Powermesh

Featured in my past case study: Homemade Sport Powermesh “Corset”

Morgana Femme Couture cupped overbust corset-girdle with brocade and powermesh (from $510)
Morgana Femme Couture cupped overbust corset-girdle with brocade and powermesh

One of the corsetieres who made this famous for corsets and corset girdles is Sian Hoffman. Also Morgana Femme Couture makes an overbust option (shown right) and an underbust option as well.

This is specifically designed to have stretch and give, with mild compression – it has spandex in it. You’d find this more in Merry Widows and girdles as opposed to “real” corsets. However, it has its uses (especially those who love a strong cinch combined with maximum mobility).

The rough version of a powermesh corset I made for myself featured satin coutil front and back, boning channels and diamond waist tap – but never finished the binding on it (it means I can wear it under my clothes and it creates a surprisingly smooth line – and this mesh doesn’t really fray as it’s a knit).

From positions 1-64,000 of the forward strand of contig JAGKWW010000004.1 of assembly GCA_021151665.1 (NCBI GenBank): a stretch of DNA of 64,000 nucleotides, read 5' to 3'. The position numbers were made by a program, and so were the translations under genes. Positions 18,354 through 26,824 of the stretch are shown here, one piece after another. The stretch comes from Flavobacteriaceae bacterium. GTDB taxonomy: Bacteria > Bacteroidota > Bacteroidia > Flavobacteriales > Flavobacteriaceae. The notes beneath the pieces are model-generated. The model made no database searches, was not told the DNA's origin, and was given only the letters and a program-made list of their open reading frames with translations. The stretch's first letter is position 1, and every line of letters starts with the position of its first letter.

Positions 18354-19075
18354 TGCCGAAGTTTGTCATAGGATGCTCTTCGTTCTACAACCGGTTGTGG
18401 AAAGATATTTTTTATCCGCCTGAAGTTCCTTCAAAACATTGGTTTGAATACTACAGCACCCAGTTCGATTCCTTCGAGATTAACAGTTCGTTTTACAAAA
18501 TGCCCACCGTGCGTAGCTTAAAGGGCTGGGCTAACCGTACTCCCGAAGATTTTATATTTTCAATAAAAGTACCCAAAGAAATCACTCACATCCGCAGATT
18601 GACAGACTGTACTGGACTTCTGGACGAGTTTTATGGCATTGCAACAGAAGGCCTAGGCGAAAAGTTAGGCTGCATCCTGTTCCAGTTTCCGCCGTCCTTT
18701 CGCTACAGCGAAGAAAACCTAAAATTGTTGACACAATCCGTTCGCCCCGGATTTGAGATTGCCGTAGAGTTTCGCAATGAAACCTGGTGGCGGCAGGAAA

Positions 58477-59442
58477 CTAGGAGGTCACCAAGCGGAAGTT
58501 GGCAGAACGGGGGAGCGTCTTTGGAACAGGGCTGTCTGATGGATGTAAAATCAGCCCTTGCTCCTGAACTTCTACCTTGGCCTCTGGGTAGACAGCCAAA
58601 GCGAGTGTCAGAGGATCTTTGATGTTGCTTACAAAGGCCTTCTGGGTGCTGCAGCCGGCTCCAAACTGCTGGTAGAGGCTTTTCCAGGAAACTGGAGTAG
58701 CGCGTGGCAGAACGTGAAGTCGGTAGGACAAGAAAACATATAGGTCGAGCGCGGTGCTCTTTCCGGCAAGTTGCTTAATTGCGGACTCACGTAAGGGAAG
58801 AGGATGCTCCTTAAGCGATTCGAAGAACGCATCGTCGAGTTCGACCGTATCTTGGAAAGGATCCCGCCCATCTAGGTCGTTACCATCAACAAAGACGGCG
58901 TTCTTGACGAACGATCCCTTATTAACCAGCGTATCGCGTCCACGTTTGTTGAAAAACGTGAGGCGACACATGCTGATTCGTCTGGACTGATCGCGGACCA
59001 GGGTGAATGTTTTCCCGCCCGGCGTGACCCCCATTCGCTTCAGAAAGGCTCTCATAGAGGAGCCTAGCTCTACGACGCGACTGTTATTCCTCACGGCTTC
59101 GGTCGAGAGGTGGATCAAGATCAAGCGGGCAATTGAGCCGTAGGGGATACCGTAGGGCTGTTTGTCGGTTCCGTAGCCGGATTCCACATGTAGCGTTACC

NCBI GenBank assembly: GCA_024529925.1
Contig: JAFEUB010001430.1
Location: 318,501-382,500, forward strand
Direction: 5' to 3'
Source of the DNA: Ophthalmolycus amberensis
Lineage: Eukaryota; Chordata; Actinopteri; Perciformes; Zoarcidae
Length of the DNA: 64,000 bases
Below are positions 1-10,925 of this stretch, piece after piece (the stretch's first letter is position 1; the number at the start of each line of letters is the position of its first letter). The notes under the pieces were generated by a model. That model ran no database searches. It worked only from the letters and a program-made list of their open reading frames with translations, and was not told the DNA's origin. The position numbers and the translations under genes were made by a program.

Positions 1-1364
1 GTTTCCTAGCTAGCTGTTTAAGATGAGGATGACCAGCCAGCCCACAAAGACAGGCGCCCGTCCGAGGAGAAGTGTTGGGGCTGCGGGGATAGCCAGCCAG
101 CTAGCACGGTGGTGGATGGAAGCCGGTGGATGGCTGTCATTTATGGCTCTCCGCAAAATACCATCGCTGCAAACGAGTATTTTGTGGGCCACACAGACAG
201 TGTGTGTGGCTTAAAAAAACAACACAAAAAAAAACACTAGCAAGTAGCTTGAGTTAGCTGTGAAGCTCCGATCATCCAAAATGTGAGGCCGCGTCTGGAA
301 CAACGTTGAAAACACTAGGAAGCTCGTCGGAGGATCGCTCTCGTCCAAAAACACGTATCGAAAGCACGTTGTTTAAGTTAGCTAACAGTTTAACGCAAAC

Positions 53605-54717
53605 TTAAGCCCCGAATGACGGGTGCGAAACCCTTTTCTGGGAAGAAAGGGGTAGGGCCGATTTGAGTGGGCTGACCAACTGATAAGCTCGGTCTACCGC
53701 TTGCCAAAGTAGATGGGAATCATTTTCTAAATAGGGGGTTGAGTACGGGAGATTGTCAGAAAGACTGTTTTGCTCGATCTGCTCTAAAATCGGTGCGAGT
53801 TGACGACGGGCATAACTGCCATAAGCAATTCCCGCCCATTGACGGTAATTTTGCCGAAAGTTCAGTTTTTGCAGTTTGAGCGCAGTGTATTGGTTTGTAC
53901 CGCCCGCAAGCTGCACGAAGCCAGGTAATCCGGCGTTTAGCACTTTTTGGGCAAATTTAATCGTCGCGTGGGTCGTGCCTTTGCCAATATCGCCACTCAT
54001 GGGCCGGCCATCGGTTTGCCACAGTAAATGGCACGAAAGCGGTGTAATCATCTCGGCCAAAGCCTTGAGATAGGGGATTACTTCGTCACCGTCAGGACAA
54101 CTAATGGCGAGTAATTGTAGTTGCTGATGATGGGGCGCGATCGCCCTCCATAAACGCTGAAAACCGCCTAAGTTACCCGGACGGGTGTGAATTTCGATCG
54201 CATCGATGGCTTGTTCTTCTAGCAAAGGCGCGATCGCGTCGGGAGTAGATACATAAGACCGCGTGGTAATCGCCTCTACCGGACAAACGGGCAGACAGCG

Pros: it makes a very flexible and comfy corset, allowing you a lot of movement.

Cons: are that although it is still a single layer corset, because it’s a finely-woven synthetic material, it can get a little warm compared to the other types of mesh. This corset will definitely not give you a conical ribcage, as it stretches around every natural curve of your body. Also, the bones a not placed relatively close together, there is a risk of parts of the corset shrinking or rolling up in places (which is why it’s most often used in girdles, where the garter straps / suspenders keep it pulled down and smooth).